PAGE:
Desi [recording]: Hi girls, this is Desi from DC. I just wanted to say a quick hi. It’s been a long time. With regards to the things that we do for the winter solstice. For me, I guess it’s Christmas. So, I’m Porto Rican. I did not marry somebody who’s Porto Rican. My husband’s from Nebraska, and it’s really important for me to carry on our Porto Rican traditions. What we’ve done is for Christmas every year, I cook a traditional Porto Rican meal. I pull out all the stuff. It’s pretty time consuming, and I’ve already started cooking for next week if that tells you anything. But the big thing is, it’s what we do every year. And our son, and if we have another kid, that’s what they’re going to grow up with every year. They’re going to know Noche Buena is when we eat our big Christmas meal that takes days to prepare and that celebrates through Three Kings Day on January 6th. Alright, bye girls.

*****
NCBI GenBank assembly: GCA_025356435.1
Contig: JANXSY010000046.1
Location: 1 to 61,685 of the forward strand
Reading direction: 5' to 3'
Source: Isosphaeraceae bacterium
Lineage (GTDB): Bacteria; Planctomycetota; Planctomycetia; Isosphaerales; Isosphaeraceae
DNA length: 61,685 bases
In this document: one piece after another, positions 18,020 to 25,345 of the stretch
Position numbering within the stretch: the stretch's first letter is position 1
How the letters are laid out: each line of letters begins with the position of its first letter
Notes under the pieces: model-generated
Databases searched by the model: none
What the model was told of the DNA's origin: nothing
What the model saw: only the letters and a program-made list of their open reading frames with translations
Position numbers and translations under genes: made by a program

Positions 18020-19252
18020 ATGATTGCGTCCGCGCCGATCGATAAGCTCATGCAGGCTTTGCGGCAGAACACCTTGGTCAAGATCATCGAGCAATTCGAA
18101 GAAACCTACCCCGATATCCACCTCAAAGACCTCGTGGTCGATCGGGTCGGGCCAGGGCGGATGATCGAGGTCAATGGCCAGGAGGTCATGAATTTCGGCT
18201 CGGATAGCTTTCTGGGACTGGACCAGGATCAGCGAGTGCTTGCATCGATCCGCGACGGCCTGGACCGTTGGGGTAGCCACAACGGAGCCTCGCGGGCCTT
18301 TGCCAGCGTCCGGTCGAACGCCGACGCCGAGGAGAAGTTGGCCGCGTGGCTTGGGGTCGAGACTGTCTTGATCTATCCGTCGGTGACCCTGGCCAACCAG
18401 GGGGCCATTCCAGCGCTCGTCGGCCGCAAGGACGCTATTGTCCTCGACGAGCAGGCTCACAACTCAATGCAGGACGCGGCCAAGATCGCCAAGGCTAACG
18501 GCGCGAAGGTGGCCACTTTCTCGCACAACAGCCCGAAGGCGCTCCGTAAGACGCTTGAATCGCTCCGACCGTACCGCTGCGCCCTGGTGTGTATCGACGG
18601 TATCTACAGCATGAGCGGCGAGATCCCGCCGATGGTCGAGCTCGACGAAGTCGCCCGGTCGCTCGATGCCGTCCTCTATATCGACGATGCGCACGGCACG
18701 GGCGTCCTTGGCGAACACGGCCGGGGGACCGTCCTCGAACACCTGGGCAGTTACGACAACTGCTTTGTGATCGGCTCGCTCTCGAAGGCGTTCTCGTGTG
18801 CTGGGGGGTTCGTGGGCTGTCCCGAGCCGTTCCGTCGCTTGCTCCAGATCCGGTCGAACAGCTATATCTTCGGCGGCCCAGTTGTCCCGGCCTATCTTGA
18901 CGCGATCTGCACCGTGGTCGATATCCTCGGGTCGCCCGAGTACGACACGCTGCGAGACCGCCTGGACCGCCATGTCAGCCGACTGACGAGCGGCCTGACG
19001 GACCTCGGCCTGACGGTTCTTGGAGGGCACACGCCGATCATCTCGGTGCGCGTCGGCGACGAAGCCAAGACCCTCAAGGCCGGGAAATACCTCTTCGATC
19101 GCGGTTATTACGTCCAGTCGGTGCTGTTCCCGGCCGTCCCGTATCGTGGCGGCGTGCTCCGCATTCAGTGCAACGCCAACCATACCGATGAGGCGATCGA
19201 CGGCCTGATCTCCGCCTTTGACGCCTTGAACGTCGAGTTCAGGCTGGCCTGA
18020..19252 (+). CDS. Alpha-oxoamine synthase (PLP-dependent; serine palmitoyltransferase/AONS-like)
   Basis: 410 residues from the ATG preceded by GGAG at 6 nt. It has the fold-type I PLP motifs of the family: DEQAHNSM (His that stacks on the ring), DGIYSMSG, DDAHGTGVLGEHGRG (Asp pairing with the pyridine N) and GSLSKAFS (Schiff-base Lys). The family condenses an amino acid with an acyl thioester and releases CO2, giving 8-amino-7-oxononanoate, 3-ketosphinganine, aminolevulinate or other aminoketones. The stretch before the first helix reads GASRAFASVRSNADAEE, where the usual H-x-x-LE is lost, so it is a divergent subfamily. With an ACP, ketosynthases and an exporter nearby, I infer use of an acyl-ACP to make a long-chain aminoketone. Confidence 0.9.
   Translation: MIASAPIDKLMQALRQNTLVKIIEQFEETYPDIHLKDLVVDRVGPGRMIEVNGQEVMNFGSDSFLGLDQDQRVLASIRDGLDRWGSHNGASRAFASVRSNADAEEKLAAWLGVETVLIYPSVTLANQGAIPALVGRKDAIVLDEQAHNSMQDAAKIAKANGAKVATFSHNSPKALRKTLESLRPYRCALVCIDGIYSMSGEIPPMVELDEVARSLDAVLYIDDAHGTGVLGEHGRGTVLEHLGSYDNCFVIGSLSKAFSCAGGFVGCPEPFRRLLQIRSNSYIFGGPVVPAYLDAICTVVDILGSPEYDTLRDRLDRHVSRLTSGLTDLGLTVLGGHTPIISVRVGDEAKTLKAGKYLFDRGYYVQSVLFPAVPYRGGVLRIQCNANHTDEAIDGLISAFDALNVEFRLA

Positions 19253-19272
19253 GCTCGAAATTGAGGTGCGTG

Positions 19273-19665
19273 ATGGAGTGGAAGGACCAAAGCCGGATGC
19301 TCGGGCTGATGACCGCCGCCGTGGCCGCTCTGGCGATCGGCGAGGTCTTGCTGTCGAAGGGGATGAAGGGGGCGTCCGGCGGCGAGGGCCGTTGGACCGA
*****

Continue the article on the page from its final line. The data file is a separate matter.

Joy: Love it.
Claire: Oh my gosh, I want to eat a traditional Porto Rican meal that takes a week to cook. I also feel like Nebraska might be the polar opposite of Porto Rico.
Joy: Yeah, it’s really, really polar opposite. Okay, this is from Cheana.
Cheana [recording]: Hi ladies, my name’s Cheana, and I wanted to share with you my favorite Christmas tradition. So I have a big family. I have 6 siblings, and there’re 17 grandkids in my family, 5 nieces and nephews. I don’t have children yet, but that leads to a lot of gift buying and really fun, crazy gatherings, which we all love. So in the effort to save money and have a little bit of fun, on Christmas Eve every year all the adults they’ll bring a gift exchange of shit you don’t want. So we all pick something from our house, usually kind of something funny and garbagy that we no longer want, and we bring it to the exchange and everyone plays kind of like a stealing game to see who gets the worst gift of the year. It’s a thing that always makes us all laugh, and I really look forward to it. I guess it will look a little bit different for everyone this year now. My family won’t be able to get together, but I hope everyone can enjoy the holiday season. Bye.